Forum for Science, Industry and Business

Sponsored by:     3M 
Search our Site:

 

Testing Earlier for Gestational Diabetes a Smarter Way to Screen Pregnant Women

23.08.2002


Testing pregnant women for gestational diabetes at 16-weeks of pregnancy is a more efficient way to screen for the disease than the current method of screening women during their third trimester, said Gerard Nahum, M.D., an associate clinical professor at Duke University Medical Center’s department of obstetrics and gynecology.



The earlier tests, Nahum said, allow women at highest risk for gestational diabetes to be identified and treated earlier, possibly heading off complications in both mother and baby. He is lead author of a study on the findings that appears in the August 2002 issue of the Journal of Reproductive Medicine.

Obstetricians have usually screened women in their third trimester because most doctors believe that screening later in pregnancy is more accurate. However, he said, “Screening at 16 weeks is a better predictor of gestational diabetes. It’s more sensitive than screening later, and allows us to focus earlier on women who are at greatest risk. It’s also a more practical screening technique because blood samples drawn during early pregnancy for other tests can also be used for this purpose.”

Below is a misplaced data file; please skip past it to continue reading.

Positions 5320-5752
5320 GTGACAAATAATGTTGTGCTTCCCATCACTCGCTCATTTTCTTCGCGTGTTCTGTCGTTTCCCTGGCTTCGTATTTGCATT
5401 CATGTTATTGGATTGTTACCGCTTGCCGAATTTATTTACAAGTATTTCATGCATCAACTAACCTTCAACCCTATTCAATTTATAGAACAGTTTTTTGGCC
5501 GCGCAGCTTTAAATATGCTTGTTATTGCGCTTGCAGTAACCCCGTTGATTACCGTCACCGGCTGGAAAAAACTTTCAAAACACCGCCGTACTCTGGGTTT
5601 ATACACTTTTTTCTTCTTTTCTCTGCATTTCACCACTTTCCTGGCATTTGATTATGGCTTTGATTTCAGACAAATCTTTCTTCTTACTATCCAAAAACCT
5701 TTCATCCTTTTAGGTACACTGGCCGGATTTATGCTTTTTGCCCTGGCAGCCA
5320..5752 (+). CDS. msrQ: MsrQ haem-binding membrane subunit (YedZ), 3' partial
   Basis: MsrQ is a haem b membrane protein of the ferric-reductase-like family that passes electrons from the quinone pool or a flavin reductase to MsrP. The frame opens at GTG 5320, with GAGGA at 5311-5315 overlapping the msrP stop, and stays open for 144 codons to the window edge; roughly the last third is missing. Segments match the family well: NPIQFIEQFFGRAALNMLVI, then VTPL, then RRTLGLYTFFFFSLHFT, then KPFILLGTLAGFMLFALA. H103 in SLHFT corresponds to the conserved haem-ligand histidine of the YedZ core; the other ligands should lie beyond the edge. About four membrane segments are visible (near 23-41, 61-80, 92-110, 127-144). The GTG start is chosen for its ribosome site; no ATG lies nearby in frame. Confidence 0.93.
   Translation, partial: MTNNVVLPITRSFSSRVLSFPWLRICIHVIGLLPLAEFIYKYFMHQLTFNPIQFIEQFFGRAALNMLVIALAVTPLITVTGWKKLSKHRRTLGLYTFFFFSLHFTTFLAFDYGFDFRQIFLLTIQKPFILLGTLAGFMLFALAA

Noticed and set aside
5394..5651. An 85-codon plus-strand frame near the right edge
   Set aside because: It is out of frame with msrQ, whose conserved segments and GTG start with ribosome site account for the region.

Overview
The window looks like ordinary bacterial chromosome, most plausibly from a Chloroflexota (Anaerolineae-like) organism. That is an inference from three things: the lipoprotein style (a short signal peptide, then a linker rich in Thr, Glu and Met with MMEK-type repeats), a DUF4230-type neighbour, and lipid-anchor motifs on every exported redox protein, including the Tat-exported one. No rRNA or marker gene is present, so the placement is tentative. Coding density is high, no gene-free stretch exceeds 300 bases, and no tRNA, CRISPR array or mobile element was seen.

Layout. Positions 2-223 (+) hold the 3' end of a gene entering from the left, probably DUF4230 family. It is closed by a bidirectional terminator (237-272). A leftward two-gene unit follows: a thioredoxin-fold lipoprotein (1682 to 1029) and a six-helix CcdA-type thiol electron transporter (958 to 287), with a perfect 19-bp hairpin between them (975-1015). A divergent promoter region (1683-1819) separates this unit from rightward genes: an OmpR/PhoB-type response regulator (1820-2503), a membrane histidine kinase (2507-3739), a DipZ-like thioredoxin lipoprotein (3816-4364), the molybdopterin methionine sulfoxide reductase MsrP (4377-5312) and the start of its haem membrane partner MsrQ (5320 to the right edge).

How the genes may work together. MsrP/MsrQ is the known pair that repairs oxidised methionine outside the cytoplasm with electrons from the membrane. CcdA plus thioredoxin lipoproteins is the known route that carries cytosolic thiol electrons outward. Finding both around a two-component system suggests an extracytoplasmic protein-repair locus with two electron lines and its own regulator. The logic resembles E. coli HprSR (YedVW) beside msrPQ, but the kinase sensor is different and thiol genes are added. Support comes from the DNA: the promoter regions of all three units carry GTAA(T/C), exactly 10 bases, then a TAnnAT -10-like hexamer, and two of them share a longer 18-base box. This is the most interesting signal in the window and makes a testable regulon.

Nahum and colleagues from the University of Hawaii School of Medicine and California State University studied 255 pregnant women who visited a private obstetrics practice in Honolulu.

All of the women were given a glucose screening test between 14 and 18 weeks of pregnancy. At initial screening, 14 of the 255 women had blood plasma glucose levels higher than 135 milligrams of glucose per deciliter of blood (mg/dL) and were sent for additional testing to confirm a gestational diabetes diagnosis.

The remaining 241 women were screened again at between 24 and 32 weeks. At either point, if women tested higher than 135 mg/dL, they were sent for additional formal glucose tolerance testing.

“Women who had a 16-week glucose screening test result of less than 110 mg/dL had a 99.4 percent chance of not developing gestational diabetes,” said Nahum. “None of the women who had a result of less than 104 mg/dL developed gestational diabetes. This gives us a cutoff point. Women who test in this range at 16 weeks are almost guaranteed not to develop gestational diabetes.”

Nahum said that for women who fall in the intermediate range (111 mg/dL to 134 mg/dL) at 16 weeks, a repeat glucose screening test should be given at 28 weeks to assess whether the woman should be sent for more in-depth testing.

While it is a natural assumption to say that earlier screenings should lead to better outcomes for mother and baby, Nahum said more studies are needed to confirm that.